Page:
Home' Otago Southland Farmer : October 19th 2012 Contents 8
12 Main Street, Huntly 3700 • Phone : 0800 80 80 81 • Fax: 07 828 6589 • Email: email@example.com
Cowmattress being installed
Established 57 years ago as canvas makers and Saddlers, Sweetmans
Limited has experienced significant growth over the years, in particular
with the invention of the Hoofmat in 1995.
Utilised in the dairy industry, the Hoofmat is essentially a fabric-covered
sponge for cows to walk on and is especially suitable for treatment of
lameness in dairy cows, such as hairy wart, strawberry foot and hoofrot.
The Hoofmat has proven a real success and is now exported
all over the world. Through Sweetmans experience in geotextile fabric,
they now would like to make a further contribution to the dairy industry,
through the supply of cow mattresses to wintering barns in the lower part
of the South Island.
The company has been to Europe and the UK and viewed a number
of farms fitted with the Tencate-fabric mattress. Some are being
used all year round and in good repair considering they
have been utilised for over five years.
Sweetmans are the New Zealand distributors of Tencate Industrial Fabrics,
who manufacture the Tencate Topcover. They are the only provider of a
woven textile fabric who give a ten year warranty
on their product. The company have been using a very similar
product from them for 12 years and have found it an extremely
hard wearing product and can testify to its longevity.
A growing industry, the cow mattress is a popular addition to dairy farms
globally and there are a wide variety of options available. Sweetmans
believe, however, that they are the only company
who have installed sample systems for farmers to view. A kind
farmer in Southland has allowed the company to install around
30 bails for inspection at a convenient time for potential customers.
For more information or an appointment to view, contact the experienced,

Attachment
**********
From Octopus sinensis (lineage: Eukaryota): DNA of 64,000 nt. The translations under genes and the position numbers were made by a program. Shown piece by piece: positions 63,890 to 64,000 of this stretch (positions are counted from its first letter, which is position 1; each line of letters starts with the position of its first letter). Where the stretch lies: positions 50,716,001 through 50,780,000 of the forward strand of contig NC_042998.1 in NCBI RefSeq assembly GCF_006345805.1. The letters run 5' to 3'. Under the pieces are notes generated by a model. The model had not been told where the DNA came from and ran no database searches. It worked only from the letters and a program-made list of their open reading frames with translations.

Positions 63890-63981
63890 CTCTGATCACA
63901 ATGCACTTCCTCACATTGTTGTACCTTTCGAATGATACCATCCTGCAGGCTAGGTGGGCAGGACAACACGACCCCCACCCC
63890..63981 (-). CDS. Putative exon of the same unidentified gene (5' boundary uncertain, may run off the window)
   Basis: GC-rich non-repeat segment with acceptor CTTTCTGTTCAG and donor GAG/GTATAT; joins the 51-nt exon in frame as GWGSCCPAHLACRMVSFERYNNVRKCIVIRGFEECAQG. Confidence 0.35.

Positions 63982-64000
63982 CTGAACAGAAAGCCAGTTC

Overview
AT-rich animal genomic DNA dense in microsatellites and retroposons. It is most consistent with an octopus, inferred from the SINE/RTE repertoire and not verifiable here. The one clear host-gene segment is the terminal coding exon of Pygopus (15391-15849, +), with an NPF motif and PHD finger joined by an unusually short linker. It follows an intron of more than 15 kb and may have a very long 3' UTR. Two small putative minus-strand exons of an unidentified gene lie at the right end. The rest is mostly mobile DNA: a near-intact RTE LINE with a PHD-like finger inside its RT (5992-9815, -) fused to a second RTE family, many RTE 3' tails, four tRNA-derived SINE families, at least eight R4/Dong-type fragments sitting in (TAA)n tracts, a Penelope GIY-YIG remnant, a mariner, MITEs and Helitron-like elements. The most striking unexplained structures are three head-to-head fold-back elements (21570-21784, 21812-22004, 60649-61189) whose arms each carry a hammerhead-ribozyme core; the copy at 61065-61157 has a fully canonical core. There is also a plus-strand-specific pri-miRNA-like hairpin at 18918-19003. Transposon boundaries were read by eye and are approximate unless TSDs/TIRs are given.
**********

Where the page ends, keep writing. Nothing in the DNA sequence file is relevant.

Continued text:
professional team at Sweetmans Limited today.
Hunters claim steel shot causes cruelty
Duck hunters are concerned about proposed changes to regulations on duck shooting with a 20-gauge shotgun using lead shot. Elysia
Worried: Gore duck hunter Kevin Fiveash is concerned about proposed new changes to duck hunting regulations.
Everyone agrees it's [steel
shot] cruel. The ducks die
Gore shooter Kelvin Fiveash
Gore duck shooter Kevin Fiveash
is concerned about proposed new
changes to duck hunting regula-
tions and the effect it will have on
the popular sport.
Proposed regulations by South-
land Fish and Game council will
restrict duck hunters to using
steel shot, instead of lead, with a
The new regulations follow
changes made in 1999, which
restricted hunters to using steel
shot with a
into play, many
ticularly those with more experi-
ence, have switched to using
20-gauge shotguns, believing steel
shot to be too ineffective.
Although the 20-gauge shotgun
has less power, the ability to use
lead shot instead gives the gun
more killing power.
Mr Fiveash wants duck hunters
to be made aware of the proposed
changes. He believes there has
been no consultation with duck
hunters, the majority of whom
strongly disagree with the
He had heard many reports from
hunters who had used steel shot
and could see they had hit a bird
while hunting, but not killed it.
These birds would only fly away
and die later, he said.
''Steel just doesn't have the
energy power to kill them, they
won't die.'' Mr Fiveash has been
asking customers at Shooters
World, where he works in Gore, if
they are for or against the new
More than 200 signatures disag-
reed with the change, while only
two people said they did not mind
using steel shot.
agrees it's [steel
shot] cruel. The
were not as bad
as the number of birds which
were shot and injured with steel
shot, which took some time to die
slowly, he said.
Lead shot almost guaranteed a
clean kill, so there was no cruelty
to the birds. Steel shot was
effective only if used within 30
metres, but lead shot had a lot
Mr Fiveash was also sceptical
about Fish and Game claims that
studies had been done in New
Zealand, particularly Southland.
''If it comes in here then other
regions will follow suit,'' he
Southland Fish and Game
reaction, page 9.
Organic lamb goes down well
By SUE FEA
A budding young Queenstown
company, founded to ensure a
taste of New Zealand's best
organic export lamb can be
enjoyed in its homeland, has
celebrated a successful first
Twin Rivers Organic Lamb
directors Ben McGill, Dave
Hockly and Hugh Rouse threw a
birthday bash with an organic
lamb spit roast at a rural
About 50 suppliers, friends and
supporters of the company were
invited to savour the tasty lamb
over a celebration drink.
Twin Rivers Organic Lamb can
already name Blanket Bay,
Matakauri Lodge, Millbrook
Resort, Saffron and The Bunker
among its first-year five-star
Mr Hockly said the aim for next
year was to ''celebrate the whole
carcass'' and encourage ''nose-
''We've already got some really
cool restaurants like Saffron
doing some amazing creative
dishes using different cuts.''
The company has teamed with
Blue Sky Meats using its larger,
more advanced United States
Department of Agriculture-
certified processing plant in
Twin Rivers lamb is USDA
organically certified lamb pro-
duced by award-winning Cat-
lins organic farmers Bruce and
Denise McGill on Te Taunga
farm in the Catlins.
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